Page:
Baha Ullah

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Baha Ullah

or

Baha Allah

(bähä` o͝ol`ä) [Arab.,=glory of God], 1817–92, Persian religious leader originally named Mirza Husayn Ali Nuri. One of the first disciples of the Bab (see BabismBabism
, system of doctrines proclaimed in Persia in 1844 by Ali Muhammad of Shiraz. Influenced by the Shaykhi Shiite theology that viewed the Twelve Imams as incarnations of the Divine, Ali Muhammad proclaimed himself the Bab,
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), he and his half-brother Subhi Azal became the leaders of the Babi faith. In 1863, shortly before being exiled to Constantinople, he declared himself the manifestation of God, the Promised One, as fortold by the Bab. He then founded the Baha'iBaha'i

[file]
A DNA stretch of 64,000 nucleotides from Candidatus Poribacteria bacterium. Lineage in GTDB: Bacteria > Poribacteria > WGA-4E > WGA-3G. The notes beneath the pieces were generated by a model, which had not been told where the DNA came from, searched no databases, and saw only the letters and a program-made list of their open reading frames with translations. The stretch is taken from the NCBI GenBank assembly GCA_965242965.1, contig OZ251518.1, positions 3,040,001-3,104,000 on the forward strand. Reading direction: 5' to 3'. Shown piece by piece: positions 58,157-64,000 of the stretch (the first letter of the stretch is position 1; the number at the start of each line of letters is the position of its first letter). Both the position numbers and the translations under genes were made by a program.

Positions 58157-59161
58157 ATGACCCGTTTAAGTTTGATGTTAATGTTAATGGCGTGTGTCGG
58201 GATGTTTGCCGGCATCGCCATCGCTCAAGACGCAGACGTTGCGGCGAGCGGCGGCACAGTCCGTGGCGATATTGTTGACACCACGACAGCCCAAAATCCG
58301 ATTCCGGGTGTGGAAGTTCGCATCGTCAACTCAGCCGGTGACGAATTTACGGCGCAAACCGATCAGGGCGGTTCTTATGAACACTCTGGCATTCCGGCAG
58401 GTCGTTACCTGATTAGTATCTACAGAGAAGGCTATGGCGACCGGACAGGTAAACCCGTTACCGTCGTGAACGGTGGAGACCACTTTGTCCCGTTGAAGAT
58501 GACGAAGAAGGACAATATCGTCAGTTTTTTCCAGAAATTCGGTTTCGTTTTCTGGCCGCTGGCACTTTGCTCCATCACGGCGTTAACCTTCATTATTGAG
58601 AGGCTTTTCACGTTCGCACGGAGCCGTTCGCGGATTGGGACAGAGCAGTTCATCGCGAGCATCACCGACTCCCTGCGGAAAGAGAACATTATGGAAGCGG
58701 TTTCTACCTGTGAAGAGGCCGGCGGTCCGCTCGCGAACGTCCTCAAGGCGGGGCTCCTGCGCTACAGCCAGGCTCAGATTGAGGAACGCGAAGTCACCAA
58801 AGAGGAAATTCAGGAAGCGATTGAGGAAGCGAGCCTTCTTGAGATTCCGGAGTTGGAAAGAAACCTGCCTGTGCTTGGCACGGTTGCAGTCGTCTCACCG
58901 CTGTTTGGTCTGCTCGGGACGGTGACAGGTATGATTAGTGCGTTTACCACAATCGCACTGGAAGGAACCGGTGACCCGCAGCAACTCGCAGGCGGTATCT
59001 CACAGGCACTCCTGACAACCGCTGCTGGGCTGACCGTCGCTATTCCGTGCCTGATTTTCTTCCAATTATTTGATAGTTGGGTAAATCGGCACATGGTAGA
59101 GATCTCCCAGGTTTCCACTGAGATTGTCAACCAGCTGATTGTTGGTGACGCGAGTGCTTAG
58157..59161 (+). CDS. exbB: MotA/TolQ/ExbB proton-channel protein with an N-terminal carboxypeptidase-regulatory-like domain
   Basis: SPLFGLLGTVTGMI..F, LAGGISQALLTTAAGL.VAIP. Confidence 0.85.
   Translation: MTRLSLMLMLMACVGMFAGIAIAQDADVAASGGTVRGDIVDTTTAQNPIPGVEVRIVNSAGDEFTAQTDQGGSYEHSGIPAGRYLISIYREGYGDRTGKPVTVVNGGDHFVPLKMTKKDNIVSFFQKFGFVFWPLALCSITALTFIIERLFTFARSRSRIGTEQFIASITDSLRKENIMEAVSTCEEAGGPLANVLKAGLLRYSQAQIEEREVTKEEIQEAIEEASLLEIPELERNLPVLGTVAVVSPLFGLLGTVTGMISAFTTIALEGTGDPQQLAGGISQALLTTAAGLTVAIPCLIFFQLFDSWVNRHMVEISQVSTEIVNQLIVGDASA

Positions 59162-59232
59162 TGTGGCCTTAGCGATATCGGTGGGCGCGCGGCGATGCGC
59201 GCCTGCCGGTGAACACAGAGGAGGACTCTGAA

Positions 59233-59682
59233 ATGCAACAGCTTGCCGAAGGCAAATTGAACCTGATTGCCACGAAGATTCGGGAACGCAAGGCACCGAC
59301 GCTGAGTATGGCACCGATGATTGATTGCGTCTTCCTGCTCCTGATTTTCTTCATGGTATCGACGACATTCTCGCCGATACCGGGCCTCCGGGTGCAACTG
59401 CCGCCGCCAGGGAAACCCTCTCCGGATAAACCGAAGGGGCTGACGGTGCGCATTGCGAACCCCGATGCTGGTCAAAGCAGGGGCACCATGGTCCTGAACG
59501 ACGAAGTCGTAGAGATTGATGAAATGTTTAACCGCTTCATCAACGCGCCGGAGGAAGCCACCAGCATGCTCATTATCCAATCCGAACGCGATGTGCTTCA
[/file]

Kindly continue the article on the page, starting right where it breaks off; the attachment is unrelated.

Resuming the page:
, religion founded by Baha Ullah (born Mirza Huseyn Ali Nuri) and promulgated by his eldest son, Abdul Baha (1844–1921). It is a doctrinal outgrowth of Babism, with Baha Ullah as the Promised One of the earlier religion.
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 faith and wrote its fundamental book, Kitabi Ikan (tr. The Book of Certitude, 1943). He spent most of his adult life in prison or under close surveillance. He died in Acre; his tomb there is one of the monuments of Baha'i.

Bibliography

See J. E. Esslemont Bahaullah and the New Era (3d rev. ed. 1970).

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